By Gareth Vaughan
The Australian Government has signalled greater focus on competition in Australia's financial system and our government ought to follow suit.
The Australian move stems from a recommendation in the Government's Financial System Inquiry (FSI), which the Government responded to this week. Australia's Productivity Commission is being tasked with reviewing the state of competition in the financial system by the end of 2017 with subsequent periodic reviews to be "undertaken as appropriate."
This comes after the FSI, chaired by ex-Commonwealth Bank of Australia CEO David Murray, said in its final report high concentration and steadily increasing vertical integration has the potential to limit the benefits of competition in the future.
Well documented is the fact the same four banks dominate the financial system on both sides of the Tasman Sea being Commonwealth Bank of Australia (CBA) and its subsidiary ASB, ANZ, National Australia Bank and its subsidiary BNZ, and Westpac. Analysis by credit rating agency Moody's in March showed ANZ, ASB, BNZ and Westpac, combined, accounting for 84% of total New Zealand system loans and 91% of total deposits.
Oddly enough NZ's much maligned Treasury has provided two pieces of evidence suggesting a competition probe could be useful here too.
In a major recent report Treasury recommended the Government closely monitor whether the benefits to KiwiSaver providers from economies of scale, with assets under management forecast to more than double to $70 billion within five years, are passed on to consumers.
Treasury noted the big four banks plus Kiwibank have been able to use their Qualifying Financial Entity status, meaning bank employees can provide advice even if they're not authorised financial advisers, and retail networks to hoover up KiwiSaver business. To highlight these advantages, Treasury gave the examples of BNZ and Generate KiwiSaver, which launched KiwiSaver schemes almost simultaneously in 2013. By June 2014 BNZ had $300 million under management and Generate just $12 million. (As of September 30 this year BNZ had reached $661 million and Generate $98.7 million).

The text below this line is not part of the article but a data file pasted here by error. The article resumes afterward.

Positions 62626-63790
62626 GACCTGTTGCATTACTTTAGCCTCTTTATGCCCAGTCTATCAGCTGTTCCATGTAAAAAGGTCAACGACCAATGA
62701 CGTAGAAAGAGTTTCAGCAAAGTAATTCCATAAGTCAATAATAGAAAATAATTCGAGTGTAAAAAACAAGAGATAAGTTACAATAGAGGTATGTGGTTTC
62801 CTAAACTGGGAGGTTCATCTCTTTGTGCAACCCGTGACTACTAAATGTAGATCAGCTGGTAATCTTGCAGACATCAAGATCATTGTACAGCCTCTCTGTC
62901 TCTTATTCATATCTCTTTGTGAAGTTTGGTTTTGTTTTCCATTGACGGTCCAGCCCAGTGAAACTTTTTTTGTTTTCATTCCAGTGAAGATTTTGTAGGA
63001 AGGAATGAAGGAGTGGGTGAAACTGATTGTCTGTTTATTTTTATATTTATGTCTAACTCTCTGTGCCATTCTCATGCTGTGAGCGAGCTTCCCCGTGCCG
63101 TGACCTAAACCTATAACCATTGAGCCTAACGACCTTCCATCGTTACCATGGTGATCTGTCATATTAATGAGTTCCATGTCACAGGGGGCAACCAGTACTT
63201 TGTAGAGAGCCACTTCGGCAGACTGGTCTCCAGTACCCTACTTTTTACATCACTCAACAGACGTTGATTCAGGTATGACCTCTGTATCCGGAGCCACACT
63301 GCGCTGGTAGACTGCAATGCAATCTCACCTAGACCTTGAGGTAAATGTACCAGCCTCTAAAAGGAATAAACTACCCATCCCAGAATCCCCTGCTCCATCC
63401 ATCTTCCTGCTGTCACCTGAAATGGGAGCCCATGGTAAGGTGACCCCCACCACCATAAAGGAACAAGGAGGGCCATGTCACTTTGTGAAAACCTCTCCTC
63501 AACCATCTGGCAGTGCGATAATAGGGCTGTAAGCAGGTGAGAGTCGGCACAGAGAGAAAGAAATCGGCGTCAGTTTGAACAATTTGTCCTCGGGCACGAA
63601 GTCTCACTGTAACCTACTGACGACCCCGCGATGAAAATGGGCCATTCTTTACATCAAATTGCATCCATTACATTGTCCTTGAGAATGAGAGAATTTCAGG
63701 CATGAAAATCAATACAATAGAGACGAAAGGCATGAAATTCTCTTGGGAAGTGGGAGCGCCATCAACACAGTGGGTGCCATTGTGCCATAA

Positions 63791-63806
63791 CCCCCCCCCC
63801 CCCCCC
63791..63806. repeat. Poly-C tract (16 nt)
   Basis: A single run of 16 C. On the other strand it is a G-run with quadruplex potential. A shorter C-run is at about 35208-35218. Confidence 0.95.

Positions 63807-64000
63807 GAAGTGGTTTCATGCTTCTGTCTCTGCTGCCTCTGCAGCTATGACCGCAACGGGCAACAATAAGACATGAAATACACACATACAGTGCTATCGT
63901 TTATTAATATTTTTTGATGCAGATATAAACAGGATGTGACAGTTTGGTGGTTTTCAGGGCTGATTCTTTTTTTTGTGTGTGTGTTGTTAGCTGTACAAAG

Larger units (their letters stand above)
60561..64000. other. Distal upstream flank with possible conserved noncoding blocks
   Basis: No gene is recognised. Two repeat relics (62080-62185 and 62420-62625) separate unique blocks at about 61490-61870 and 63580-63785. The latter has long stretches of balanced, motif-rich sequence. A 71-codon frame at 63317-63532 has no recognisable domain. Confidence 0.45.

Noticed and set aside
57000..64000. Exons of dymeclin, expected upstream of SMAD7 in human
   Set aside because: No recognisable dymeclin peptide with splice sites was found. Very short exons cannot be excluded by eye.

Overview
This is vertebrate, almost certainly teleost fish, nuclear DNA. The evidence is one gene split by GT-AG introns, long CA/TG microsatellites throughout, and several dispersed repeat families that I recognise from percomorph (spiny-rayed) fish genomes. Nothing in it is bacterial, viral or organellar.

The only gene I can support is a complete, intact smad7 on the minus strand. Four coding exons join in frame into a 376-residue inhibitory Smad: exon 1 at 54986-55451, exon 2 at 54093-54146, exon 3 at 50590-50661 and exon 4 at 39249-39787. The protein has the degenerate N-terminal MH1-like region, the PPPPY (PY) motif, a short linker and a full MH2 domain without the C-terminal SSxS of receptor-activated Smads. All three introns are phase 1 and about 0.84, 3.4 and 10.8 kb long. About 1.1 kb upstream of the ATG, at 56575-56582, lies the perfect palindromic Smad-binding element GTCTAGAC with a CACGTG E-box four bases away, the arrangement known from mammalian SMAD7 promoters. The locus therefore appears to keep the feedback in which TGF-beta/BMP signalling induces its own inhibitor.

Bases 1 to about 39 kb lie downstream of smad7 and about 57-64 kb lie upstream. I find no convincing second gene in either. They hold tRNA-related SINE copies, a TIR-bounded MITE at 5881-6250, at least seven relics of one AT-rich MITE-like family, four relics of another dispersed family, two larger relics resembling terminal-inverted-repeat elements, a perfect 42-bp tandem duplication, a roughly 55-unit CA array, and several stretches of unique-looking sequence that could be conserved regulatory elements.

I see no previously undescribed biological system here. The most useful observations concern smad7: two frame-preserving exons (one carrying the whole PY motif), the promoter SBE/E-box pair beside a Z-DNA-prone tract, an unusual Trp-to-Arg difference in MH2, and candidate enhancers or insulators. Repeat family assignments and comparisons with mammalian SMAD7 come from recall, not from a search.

Of the biggest six KiwiSaver providers by assets under management, AMP is the only one that's not a bank or doesn't have a bank as its biggest shareholder.
Meanwhile, a Treasury report obtained by interest.co.nz under the Official Information Act describes some bank fees as "concerning," saying fees appear to account for a relatively high portion of NZ bank profits. The report says Westpac NZ's 2012 fee income accounted for 38.9% of pre-tax profit compared to 29.4% for the Westpac group overall. And ASB's fee income accounted for 36.7% of pre-tax profit compared to 30% at its parent CBA.
Treasury said comparisons of fees as a percentage of net interest margins provided similar results, and while banks compete "relatively fiercely" on headline interest rates, it was possible they used "the lower level of scrutiny surrounding fees to extract uncompetitive profits."
In Australia the Senate is probing credit card interest rates. Reserve Bank of Australia Assistant Governor Malcolm Edey told the Senate inquiry credit card interest rates in the vicinity of 20% are "higher than I think can be easily explained," with interest rate margins of more than 10 percentage points for banks. Asked about similar credit card interest rates here, the Reserve Bank of New Zealand told us, "We don’t regulate from an individual customer protection perspective and don’t have comment to offer." The Commerce Commission said, "There are no restrictions on interest rates so constraint is provided by the competitive market."